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Approximating parameters in deep networks with binary weights leads to 32x memory savings so there is a lot of interest in binarization. In this paper, researchers binarized a vision model and approximated convolutions with binary add and subtract operations, obtaining a 58x speedup for convolutions. Classification accuracy only dropped 2.9% on AlexNet. The paper's main idea was to train a set of scalar parameters with gradient descent as usual and then convert them to binary representations using the sign function during forward passes.

One of the major drawbacks of running deep vision models on phones and personal computers is computation time. This paper is a big step towards solving this problem. Researchers might be able extend this work to other deep architectures (recurrent nets, for example) that are used for NLP/translation.

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Simulating fluid and smoke with physics-based methods requires a lot of compute time. In this paper, researchers trained a 3D ConvNet to approximate the mapping from geometry, pressure, and velocity to pressure in the next step of the simulation and used it to speed up the process.

This paper is exciting for two reasons: 1) it's a really impressive example of training a 3D generative model with a ConvNet and 2) it captures the more general idea that deep learning can approximate arbitrarily complex functions from physics. They could just as easily have modeled a raindrop, a charged plasma, or an evolving quantum system.

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Trust Region Policy Optimization (TRPO) is a procedure for optimizing the policy function, which maps an agent's states to future actions, with respect to the advantage function. The entire first part of this paper is spent deriving a new theoretical result: *the Kakade and Langford (2002) policy improvement bound can be extended to general stochastic policies* using, in this case, Kullback-Liebler (KL) divergence as a distance measure between the old and new policies. The authors use this theoretical result to suggest a new method for optimizing large, nonlinear policies; think of TRPO as a new way to estimate the gradients in a policy network. Then, they demonstrate that it works well in practice on a variety of tasks including simulated robotic gaits and the Atari games.

This paper, especially the first several pages, is extremely dense. That said, it's a great glimpse at the theoretical frontiers of reinforcement learning. Furthermore, the TRPO algorithm is quite powerful and general so I suspect that it will gain a lot of usage. In particular, **OpenAI** seems to favor TRPO over other RL learning algorithms. I noticed that the 2015 DQN paper by Mnih et al. had consistently higher scores on the Atari games so I wonder what advantages TRPO has over DQN.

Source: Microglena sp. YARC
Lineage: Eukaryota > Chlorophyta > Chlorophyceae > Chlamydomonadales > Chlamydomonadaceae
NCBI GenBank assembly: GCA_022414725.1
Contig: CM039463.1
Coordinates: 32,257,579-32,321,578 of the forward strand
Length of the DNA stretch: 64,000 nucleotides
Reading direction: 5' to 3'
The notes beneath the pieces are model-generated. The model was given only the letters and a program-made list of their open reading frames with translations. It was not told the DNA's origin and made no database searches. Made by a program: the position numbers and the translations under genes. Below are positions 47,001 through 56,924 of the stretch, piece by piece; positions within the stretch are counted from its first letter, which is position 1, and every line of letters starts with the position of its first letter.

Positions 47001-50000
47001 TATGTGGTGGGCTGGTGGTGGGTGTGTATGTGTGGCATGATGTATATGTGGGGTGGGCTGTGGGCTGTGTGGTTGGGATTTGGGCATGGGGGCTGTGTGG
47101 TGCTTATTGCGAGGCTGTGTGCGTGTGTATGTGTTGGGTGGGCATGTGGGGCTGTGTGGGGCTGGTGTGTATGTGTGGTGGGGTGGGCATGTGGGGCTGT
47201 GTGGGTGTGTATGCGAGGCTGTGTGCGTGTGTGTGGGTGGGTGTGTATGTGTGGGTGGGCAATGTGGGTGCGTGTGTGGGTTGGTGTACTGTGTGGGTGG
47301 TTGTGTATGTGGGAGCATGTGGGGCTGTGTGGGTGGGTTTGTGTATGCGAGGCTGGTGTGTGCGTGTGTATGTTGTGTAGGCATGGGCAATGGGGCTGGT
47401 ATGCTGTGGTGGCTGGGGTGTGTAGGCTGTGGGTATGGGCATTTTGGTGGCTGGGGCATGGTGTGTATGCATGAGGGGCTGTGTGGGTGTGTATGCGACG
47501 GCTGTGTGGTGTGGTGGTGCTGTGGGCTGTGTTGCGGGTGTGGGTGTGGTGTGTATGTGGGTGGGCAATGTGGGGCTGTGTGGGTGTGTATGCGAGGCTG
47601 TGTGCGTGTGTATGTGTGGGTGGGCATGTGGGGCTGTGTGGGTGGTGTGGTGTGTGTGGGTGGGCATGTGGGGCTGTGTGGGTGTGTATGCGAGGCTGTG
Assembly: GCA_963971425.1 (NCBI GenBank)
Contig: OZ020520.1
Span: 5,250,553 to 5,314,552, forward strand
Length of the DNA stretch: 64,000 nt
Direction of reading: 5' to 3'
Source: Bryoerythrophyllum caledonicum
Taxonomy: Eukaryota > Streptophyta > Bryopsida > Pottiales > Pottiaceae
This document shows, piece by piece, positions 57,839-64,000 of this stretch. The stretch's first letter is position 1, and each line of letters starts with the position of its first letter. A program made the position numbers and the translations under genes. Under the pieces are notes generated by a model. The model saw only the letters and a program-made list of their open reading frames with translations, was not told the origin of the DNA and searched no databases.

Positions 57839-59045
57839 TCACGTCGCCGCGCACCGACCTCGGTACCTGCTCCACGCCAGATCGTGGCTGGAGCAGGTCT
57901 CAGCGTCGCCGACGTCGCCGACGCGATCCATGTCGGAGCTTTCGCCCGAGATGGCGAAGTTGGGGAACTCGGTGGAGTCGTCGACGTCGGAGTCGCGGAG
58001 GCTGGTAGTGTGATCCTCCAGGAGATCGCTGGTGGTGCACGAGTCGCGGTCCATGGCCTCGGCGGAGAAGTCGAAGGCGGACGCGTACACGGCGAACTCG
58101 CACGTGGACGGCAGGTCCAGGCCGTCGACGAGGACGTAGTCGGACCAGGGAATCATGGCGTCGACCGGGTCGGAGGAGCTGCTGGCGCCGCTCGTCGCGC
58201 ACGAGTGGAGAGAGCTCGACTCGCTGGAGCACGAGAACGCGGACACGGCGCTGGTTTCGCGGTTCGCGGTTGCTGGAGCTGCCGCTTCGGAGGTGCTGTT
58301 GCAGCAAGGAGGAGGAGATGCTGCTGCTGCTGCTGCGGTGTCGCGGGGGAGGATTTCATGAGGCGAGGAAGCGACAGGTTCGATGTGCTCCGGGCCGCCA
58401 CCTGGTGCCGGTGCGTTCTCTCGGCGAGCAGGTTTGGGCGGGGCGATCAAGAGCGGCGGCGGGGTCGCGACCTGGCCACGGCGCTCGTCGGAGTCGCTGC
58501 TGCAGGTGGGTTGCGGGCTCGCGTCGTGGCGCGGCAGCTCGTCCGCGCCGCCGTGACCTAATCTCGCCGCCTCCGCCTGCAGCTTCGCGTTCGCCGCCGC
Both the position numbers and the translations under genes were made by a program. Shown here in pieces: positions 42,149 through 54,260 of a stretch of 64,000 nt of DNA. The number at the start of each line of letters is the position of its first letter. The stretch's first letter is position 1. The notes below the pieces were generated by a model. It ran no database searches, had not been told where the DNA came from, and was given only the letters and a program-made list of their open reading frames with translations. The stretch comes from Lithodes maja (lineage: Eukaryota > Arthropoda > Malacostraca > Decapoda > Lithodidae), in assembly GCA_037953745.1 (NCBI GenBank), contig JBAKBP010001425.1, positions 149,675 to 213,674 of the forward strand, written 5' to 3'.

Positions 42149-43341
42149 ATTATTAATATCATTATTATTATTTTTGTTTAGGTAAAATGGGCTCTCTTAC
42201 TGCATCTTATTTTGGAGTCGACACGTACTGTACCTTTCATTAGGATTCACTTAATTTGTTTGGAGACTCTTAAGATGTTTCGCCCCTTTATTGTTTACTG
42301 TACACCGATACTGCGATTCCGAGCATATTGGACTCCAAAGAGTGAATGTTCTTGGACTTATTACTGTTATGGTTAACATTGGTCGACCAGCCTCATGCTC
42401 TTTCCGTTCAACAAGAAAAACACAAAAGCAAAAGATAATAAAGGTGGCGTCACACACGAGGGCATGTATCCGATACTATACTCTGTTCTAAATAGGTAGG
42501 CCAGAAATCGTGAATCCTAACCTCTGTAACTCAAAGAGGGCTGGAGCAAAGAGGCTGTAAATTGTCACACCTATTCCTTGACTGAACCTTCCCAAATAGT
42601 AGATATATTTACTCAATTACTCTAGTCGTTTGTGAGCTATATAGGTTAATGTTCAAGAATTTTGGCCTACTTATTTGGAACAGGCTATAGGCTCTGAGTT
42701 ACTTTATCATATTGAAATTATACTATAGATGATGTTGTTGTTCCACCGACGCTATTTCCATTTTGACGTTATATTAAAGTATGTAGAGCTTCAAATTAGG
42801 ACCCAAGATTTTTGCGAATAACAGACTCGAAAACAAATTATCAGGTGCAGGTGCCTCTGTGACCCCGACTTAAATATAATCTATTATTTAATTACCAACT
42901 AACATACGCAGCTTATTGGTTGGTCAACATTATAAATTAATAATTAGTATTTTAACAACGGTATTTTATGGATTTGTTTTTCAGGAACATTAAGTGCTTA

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This paper lays out a framework for training dep multi-agent reinforcement learning systems which can communicate with each other to solve tasks. The two main structures it introduces are Reinforced Inter-Agent Learning (RIAL) and Differentiable Inter-Agent Learning (DIAL). The only difference between these is that in DIAL, gradients can flow between agents. Next, the authors use two simple tasks which require communication to show that DIAL has significant advantages of RIAL. Furthermore, sharing parameters between agents (ie training one brain for all agents) turns out to be necessary for convergence in some cases. Adding noise to messages was found to improve communication by *forcing messages to be discrete!*

This is a very well-written paper which develops an extremely important framework for learning communication in multi-agent systems. There are also several practical notes for training these models. There are only a few papers in this field at this point - this one is probably the best.

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**Taken from the abstract:** For the squared loss function of a deep linear neural network with any depth and any width, 1) the function is non-convex and non-concave 2) every local minimum is a global minimum, 3) every critical point that is not a global minimum is a saddle point, and 4) there exist "bad" saddle points (where the Hessian has no negative eigenvalue) for networks with more than three layers but not for networks with fewer than three layers.

One of the biggest issues in deep learning is the gap between theory and practice so this paper is an important step in the right direction! Training deep networks used to be considered intractible by many researchers in part because their cost functions are neither convex nor concave. People thought that nets would get 'stuck' in poor local minimal during training. This paper finally lays that issue to rest by showing that (at least in the linear case) deep nets do not have poor local minima.